The message application server 50 comprises an Authentication, Authorization, and Accounting (AAA) server. The AAA server 50 authenticates, or verifies, the identification of the sender of a message, authorizes access to the network to transmit the message, and provides charge accounting for access to the system. The message application server 50 composes an Internet Protocol (IP) message 51 based on the SMS message 42, and sends the IP message 51 through the Internet infrastructure.

In the embodiments of the present invention shown in FIGS. 1-4, the Internet 60 is connected to a customer premises 100 with a broadband data connection. IP message 61 is forwarded from the Internet 60 over the broadband data connection 62. The IP message 61 comprises the same message as IP message 51 forwarded from the message application server 50, IP message 61 being transmitted over the broadband data connection 62.

The IP message 61 is forwarded to a Digital Subscriber Line Access Multiplexer (DSLAM) 70. The DSLAM 70 shown is a packet multiplexer device, which serves as the point of interface between a number of subscriber premises and a carrier network. A DSLAM can be positioned in the Incumbent Local Exchange Carrier's (ILEC's) central office or may be enclosed in a digital loop carrier. In the embodiments shown in FIGS. 1-4, the DSLAM 70 transmits the IP message 71 forwarded from the Internet 70, over ADSL 72.

In a plain old telephone service (POTS) system, a premises telephone is connected to a POTS central office over copper wires that are wound around each other and referred to as an unshielded twisted pair (UTP or “twisted pair”). A premises is defined as any location, such as a home, factory, or office, having a terminal communication device and a directory number associated with the device. Conventional phone systems are designed to exchange voice information using an analog signal. In an analog system, an input device, such as a telephone, converts an acoustic signal (a natural analog signal) into an electrical equivalent in terms of volume (signal amplitude) and pitch (frequency of wave change). A computer modem has the ability to “modulate” an analog signal by converting digital signal data bits represented by 0 and 1 values into variations on the analog sine wave so that data can be transmitted over the PSTN. A receiving modem reverses this process and “demodulates” the analog signal into a digital bit stream.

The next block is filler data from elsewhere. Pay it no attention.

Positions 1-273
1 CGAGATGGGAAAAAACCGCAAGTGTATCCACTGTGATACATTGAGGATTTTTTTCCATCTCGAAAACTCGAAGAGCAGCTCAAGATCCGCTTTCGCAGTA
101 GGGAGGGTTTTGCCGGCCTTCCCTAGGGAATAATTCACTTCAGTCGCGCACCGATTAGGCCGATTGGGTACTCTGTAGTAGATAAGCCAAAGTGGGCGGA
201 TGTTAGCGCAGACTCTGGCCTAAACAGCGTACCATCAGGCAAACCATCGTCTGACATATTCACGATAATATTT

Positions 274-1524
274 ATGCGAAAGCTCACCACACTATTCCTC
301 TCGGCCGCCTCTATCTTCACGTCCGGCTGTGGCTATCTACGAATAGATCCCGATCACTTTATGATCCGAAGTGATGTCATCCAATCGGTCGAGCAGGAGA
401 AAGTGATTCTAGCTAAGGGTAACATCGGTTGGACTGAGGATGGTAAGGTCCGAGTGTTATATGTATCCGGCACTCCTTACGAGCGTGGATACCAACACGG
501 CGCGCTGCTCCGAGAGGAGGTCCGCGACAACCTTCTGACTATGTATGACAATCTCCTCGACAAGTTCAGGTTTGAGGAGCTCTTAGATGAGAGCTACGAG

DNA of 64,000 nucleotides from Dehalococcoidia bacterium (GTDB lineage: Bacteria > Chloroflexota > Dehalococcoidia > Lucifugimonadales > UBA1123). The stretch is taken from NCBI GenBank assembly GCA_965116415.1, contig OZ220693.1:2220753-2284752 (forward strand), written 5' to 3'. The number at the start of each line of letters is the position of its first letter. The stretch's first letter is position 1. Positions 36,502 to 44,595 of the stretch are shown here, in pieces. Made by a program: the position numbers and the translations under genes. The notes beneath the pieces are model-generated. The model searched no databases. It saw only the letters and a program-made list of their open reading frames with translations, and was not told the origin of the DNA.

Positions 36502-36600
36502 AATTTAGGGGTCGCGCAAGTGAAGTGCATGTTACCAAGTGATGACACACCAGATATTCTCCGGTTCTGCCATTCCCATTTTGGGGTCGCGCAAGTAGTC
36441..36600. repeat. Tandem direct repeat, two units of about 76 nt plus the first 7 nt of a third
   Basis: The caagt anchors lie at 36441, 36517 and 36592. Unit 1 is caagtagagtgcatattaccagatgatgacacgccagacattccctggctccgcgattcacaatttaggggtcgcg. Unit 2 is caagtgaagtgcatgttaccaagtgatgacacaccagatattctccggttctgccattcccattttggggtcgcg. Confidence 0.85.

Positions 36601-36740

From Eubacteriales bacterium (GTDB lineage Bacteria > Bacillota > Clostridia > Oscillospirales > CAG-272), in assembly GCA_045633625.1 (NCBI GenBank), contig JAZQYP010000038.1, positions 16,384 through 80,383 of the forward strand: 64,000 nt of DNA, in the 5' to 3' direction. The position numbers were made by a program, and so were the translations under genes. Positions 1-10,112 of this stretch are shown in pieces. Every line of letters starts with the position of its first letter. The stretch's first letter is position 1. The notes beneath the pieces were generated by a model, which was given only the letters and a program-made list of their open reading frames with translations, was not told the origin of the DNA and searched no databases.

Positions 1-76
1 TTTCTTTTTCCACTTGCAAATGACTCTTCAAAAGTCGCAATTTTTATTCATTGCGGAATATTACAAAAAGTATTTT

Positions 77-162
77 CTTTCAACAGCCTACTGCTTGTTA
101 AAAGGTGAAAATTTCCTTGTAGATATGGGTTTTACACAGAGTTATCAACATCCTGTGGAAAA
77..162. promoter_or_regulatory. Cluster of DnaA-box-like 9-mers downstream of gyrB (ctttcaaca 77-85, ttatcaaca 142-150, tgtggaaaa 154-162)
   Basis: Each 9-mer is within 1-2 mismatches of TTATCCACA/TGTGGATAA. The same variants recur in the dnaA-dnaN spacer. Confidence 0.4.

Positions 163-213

Conventional digital subscriber lines are used for transmitting high-bandwidth information over UTP telephone lines. Because high-bandwidth transmissions can reach very high transmission rates, DSL lines enable the continuous transmission of large files, such as complex video and audio data files. Analog transmissions only use a small portion of the available amount of bandwidth, or transmission capacity, over copper wires. DSL technology allows transmission of digital data over twisted pairs without converting digital data into and out of analog form. Both digital signals and analog signals can be transmitted simultaneously, allowing the telephone service provider to utilize a much greater transmission capacity. Because a transmission signal can be separated into analog and digital signals, an analog telephone and a computer and/or other digital messaging device can be used on the same line at the same time.

Such digital signals can be transmitted over a “broadband” connection to a customer premises simultaneously with analog voice transmissions in the POTS system. “Broadband” is a transmission facility providing wide bandwidth transmission capacity that allows transmission of large amounts of digital data. Broadband channels comprise twisted pairs or can be fiberoptic in nature. When a broadband channel connection is configured as “always on,” data messages can be sent and received quickly and efficiently by messaging devices connected to the broadband channel. A broadband connection allows data messages to be sent and received at any time, even while the analog voice service is in use. In embodiments of the present invention, using a broadband connection allows a message server to send messages directly to a wireline-messaging device, thus avoiding any need for transmitting signals over narrow band channels or forwarding messages through AIN components in a network.